By Derek Davis – Editor of PC Pilot Magazine
Third-Party Add-ons for Flight Simulator X
The added benefit with flight sims, like Microsoft’s Flight Simulator, is that you can also build upon the core simulation in terms of aircraft, scenery and utility packages. This is why a whole third-party “add-on” market has, over the years, built up around this one franchise.
Third-party ‘add-on’ products are designed to work in conjunction with Flight Simulator and are therefore not ‘standalone’. The subject matter covered by these products is diverse, which reflects the fact that they have to appeal to a wide audience – from those who want something fairly simple, to those who want high fidelity at every level!
Add-ons can be divided into specific categories:
- Aircraft – which includes GA, Airliners and Military (note the firing of weapons is not possible in Flight Simulator).
- Scenery – products of which encompass terrain of particular areas – most notable of which is Horizon Simulation’s VFR Photographic Scenery for England and Wales and PC Aviator’s Megascenery.
- Airports – These are fully detailed areas which include animated activity and also interactivity.
- Utilities – These are programs which allow the user to control certain aspects of the simulation. Popular amongst this category are programs which allow you to have control over weather patterns and conditions.
- Missions – This, as noted earlier is a new feature of FSX and is still to be fully explored by third-party publishers, but many are in the pipeline.
The Multiplayer aspect
All flight simulators incorporate some form of multiplayer element. This feature turns an essentially solitary hobby into a tool for socialising with people from all over the world. Microsoft’s Flight Simulator allows you to fly online with other people or you can fly with someone in the same aircraft. This latter capability within Microsoft’s Flight Simulator is, for example, useful for teaching people how to fly. Out of this multiplayer module has grown whole communities where people meet on a regular basis. Some have even gone to the extent of setting up structured organisations to service this need.
On the civil side Virtual Airlines are a thriving concept where airlines are created and run like their real-life counterparts in terms of scheduling.
The term “Virtual Airline” (VA) is in itself something of a misnomer and we prefer to think of these organisations as flying clubs. Whilst it is true that some of these VA’s aim to provide an airline-style experience, others provide a service to a wide range of enthusiasts including: general aviation, helicopter and military interests. What these organisations do have in common is a club structure and culture. With most clubs, registration and membership is required as a precursor to active participation. Some VA’s may offer a simple entrance test to aspiring pilots, or ask you to take a sample flight or simply allow direct entry.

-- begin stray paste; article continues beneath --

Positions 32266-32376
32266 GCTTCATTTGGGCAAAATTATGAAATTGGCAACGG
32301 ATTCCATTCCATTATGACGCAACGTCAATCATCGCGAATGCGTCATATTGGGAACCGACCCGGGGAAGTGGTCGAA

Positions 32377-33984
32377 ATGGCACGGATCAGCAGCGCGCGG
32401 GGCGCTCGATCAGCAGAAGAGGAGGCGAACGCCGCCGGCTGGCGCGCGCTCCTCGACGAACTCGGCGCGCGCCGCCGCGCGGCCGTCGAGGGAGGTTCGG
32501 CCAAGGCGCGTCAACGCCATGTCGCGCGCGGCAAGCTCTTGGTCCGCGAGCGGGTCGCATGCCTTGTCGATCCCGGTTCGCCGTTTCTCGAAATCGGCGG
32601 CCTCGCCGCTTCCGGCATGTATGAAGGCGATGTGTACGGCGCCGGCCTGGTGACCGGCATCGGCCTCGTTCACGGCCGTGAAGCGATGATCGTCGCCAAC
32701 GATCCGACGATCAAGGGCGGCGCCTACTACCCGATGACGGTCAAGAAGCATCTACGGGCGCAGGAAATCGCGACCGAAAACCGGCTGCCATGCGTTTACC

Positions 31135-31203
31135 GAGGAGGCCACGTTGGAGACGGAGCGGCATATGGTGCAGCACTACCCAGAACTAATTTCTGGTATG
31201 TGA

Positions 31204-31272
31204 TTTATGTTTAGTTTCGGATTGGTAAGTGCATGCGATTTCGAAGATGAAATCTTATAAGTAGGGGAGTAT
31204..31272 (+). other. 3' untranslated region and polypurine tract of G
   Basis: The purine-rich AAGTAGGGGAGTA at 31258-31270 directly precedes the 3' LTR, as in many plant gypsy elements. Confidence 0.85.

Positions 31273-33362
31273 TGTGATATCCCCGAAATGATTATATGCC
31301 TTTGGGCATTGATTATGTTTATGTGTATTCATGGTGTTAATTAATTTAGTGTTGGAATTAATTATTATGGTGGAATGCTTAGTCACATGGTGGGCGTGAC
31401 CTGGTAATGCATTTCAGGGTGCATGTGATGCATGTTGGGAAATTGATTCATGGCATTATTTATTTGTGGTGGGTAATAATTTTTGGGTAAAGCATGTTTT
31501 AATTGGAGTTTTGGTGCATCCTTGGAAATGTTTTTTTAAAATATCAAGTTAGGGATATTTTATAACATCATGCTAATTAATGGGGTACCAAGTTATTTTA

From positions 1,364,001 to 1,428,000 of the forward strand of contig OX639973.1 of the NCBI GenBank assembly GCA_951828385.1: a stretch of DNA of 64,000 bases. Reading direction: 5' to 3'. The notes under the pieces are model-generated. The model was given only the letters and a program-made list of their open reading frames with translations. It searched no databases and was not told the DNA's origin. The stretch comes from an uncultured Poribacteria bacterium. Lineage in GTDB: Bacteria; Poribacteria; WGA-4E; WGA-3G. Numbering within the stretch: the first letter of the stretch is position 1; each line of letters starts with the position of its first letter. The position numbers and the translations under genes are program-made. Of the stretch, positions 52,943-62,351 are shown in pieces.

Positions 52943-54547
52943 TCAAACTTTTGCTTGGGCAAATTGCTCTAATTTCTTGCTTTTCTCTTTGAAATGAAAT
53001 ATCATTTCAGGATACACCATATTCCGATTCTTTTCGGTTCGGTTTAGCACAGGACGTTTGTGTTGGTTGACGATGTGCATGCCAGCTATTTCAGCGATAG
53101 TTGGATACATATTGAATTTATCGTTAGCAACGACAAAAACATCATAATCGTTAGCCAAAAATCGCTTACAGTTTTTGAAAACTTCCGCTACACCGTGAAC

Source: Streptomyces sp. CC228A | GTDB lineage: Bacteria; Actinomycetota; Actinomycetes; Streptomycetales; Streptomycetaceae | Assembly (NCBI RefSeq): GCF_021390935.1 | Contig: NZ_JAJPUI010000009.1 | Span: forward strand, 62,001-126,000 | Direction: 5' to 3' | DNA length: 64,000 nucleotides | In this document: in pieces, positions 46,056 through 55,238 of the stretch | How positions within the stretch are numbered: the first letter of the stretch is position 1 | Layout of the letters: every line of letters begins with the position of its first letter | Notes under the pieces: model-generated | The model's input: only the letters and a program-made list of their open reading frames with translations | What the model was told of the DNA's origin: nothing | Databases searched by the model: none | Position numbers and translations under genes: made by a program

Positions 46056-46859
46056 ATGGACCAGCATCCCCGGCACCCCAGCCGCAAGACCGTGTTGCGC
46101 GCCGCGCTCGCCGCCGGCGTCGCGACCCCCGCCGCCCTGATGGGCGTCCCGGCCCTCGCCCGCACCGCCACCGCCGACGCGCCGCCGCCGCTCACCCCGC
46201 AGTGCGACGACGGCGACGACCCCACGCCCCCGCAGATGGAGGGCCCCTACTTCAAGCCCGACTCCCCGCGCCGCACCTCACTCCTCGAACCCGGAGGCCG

Most organisations have a structure that entails being assigned a ‘flight mission’. After completion of this mission, a report is relayed back to the VA, which monitors your progress and accumulated flight hours, and makes another assignment available. As with a real aviation organisation it is possible to rise through the ranks of the club, with many offering the ability to expand the fleet available to you as you attain hours and promotions. For example, you may only be allowed to start your career on a small ‘prop’ plane and have to work your way towards that dream seat on a Boeing 747!
Some VA’s operate using the timetable and aircraft fleet of a real airline and try to match their operations as closely as possible. Others are fictitious airlines that make no effort to simulate any real-world carrier, but instead have created their own fleet and timetable. If your preference is to operate a fighter aircraft, then many military clubs are available – the Virtual Royal Air Force and Virtual United States Air Force being two popular examples. However combat or weapon deployment is not possible within Microsoft’s Flight Simulator. That capability is only possible by using a combat-dedicated simulation, such as IL-2 Sturmovik, Rise of Flight, and the Digital Combat Simulation (DCS) range of flight sims.
Flight simulation is as diverse as the people that enjoy it. The challenge for the future will be to persuade not only those people who have been with the hobby for many years to get onboard this new franchise, but also convey our passion for flight simulation to those who have never considered it before.
Some useful links
PC Pilot Magazine – www.pcpilot.net
Microsoft Flight Simulator – The Essential Guide – http://goo.gl/TuKfyd
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